Why property prices will not be coming down soon


By Edwin Tubei

Working as a professional in real estate and experiencing the ever-increasing property prices, I am always puzzled when I read of property prices coming down.

Following the boom six years ago, there was much talk of the bubble bursting and eventually it did — in Europe, America and across many Asian countries. This brought down many businesses.

Kenya’s market, however, has remained unshaken. Today, signs clearly indicate the shadow of recession is edging further away from our market, which encapsulates the intricate web of real estate development.

Cost of construction

Energy is the key resource to every conceivable production. Demand for energy worldwide exceeds supply hence its high costs affects inputs like steel, transportation, cement, paint, sanitary ware and even the two-inch nails and screws for cupboards.

Though cement uses 90 per cent local materials, it consumes large amounts of electricity during manufacturing, which makes it expensive.

Blackouts and the ever-increasing tariffs aggravate the already compounding crisis to manufacturers. I highly doubt if production companies can operate at full load 24 hours a day.

Tariff concessions should be encouraged for production companies that operate at night. Unless the government finds a magical solution to the energy crisis that will influence the private sector to reduce costs by 50 per cent, then reduction in property prices will continue being elusive.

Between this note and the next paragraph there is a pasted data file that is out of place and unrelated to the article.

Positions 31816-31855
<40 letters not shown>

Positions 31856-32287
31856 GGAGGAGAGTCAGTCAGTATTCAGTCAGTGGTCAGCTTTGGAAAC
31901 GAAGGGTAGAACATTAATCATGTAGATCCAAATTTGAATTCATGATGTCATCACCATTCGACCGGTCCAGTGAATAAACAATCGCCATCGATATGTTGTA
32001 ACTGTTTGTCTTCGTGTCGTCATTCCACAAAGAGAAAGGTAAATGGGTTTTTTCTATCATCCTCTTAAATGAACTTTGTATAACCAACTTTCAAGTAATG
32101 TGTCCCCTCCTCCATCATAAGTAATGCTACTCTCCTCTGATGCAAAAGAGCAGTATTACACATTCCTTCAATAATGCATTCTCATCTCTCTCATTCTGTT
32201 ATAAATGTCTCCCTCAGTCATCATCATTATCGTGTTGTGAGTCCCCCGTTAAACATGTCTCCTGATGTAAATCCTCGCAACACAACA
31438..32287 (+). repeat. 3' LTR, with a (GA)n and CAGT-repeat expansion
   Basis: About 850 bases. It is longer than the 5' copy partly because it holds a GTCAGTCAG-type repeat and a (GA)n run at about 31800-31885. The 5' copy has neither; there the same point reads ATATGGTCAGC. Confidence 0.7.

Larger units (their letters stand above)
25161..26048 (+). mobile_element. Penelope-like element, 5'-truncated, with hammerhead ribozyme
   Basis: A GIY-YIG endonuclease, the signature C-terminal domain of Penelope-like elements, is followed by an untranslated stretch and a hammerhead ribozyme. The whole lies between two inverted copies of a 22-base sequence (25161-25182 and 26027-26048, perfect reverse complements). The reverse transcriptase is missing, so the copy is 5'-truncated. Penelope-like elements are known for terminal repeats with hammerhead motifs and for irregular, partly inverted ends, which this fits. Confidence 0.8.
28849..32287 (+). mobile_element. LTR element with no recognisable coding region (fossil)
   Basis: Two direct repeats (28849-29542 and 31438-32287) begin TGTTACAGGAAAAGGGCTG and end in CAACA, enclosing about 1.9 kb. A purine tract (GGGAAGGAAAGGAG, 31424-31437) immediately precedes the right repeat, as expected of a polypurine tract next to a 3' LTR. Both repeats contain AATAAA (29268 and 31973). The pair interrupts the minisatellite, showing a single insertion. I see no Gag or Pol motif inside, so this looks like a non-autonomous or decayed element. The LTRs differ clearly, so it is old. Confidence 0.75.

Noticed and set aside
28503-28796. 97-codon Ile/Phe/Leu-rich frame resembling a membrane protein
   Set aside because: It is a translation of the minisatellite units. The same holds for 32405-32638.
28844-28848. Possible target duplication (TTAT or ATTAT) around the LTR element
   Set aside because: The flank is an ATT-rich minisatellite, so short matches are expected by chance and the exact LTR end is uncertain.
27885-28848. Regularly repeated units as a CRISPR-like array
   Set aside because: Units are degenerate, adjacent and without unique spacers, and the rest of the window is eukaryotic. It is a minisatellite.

Interest rates

Not every developer has vast capital resources to solely fund a project. Many, therefore, opt for bank loans. Developers intending to sell their properties are given a shorter repayment duration at slightly lower interest rates than long-term mortgage rates. Similarly, most developers give discounts to cash buyers.

Nonetheless, it will still be a long time before rates come down to eight per cent where most experts believe interest should be pegged at. Even if interest rates were to drop to five per cent, a rush for mortgage facilities plus the resultant high demand for properties would eventually push prices up.

Cost of land is one of the main reasons why property development is expensive. For instance, an acre in Westlands can fetch upto Sh150 million.

Further, limitations that include sewer and city bylaws, together with additional costs such as raw materials, labour and licenses push overall costs of construction upwards.

The writer is a marketer with Brooks Estate Agents Ltd.